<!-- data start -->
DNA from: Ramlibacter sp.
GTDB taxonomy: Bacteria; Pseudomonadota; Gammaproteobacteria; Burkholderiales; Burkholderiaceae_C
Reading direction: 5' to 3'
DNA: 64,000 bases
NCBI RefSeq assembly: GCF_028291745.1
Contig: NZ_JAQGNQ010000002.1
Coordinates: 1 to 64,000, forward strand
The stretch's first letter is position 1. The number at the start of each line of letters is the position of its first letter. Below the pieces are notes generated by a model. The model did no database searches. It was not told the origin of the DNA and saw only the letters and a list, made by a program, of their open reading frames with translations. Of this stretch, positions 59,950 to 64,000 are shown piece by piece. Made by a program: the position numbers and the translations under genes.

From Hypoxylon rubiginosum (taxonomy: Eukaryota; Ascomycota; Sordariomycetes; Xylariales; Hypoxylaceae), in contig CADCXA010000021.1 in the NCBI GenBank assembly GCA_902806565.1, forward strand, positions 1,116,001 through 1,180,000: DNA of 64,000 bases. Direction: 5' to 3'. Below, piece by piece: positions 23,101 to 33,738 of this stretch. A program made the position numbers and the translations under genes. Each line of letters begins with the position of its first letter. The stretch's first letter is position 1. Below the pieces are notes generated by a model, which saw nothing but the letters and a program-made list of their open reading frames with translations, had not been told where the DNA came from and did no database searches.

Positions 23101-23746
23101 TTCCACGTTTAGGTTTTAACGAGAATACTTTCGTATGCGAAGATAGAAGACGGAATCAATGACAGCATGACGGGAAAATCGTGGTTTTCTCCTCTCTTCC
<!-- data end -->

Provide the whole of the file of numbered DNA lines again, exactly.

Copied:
DNA from: Ramlibacter sp.
GTDB taxonomy: Bacteria; Pseudomonadota; Gammaproteobacteria; Burkholderiales; Burkholderiaceae_C
Reading direction: 5' to 3'
DNA: 64,000 bases
NCBI RefSeq assembly: GCF_028291745.1
Contig: NZ_JAQGNQ010000002.1
Coordinates: 1 to 64,000, forward strand
The stretch's first letter is position 1. The number at the start of each line of letters is the position of its first letter. Below the pieces are notes generated by a model. The model did no database searches. It was not told the origin of the DNA and saw only the letters and a list, made by a program, of their open reading frames with translations. Of this stretch, positions 59,950 to 64,000 are shown piece by piece. Made by a program: the position numbers and the translations under genes.

From Hypoxylon rubiginosum (taxonomy: Eukaryota; Ascomycota; Sordariomycetes; Xylariales; Hypoxylaceae), in contig CADCXA010000021.1 in the NCBI GenBank assembly GCA_902806565.1, forward strand, positions 1,116,001 through 1,180,000: DNA of 64,000 bases. Direction: 5' to 3'. Below, piece by piece: positions 23,101 to 33,738 of this stretch. A program made the position numbers and the translations under genes. Each line of letters begins with the position of its first letter. The stretch's first letter is position 1. Below the pieces are notes generated by a model, which saw nothing but the letters and a program-made list of their open reading frames with translations, had not been told where the DNA came from and did no database searches.

Positions 23101-23746
23101 TTCCACGTTTAGGTTTTAACGAGAATACTTTCGTATGCGAAGATAGAAGACGGAATCAATGACAGCATGACGGGAAAATCGTGGTTTTCTCCTCTCTTCC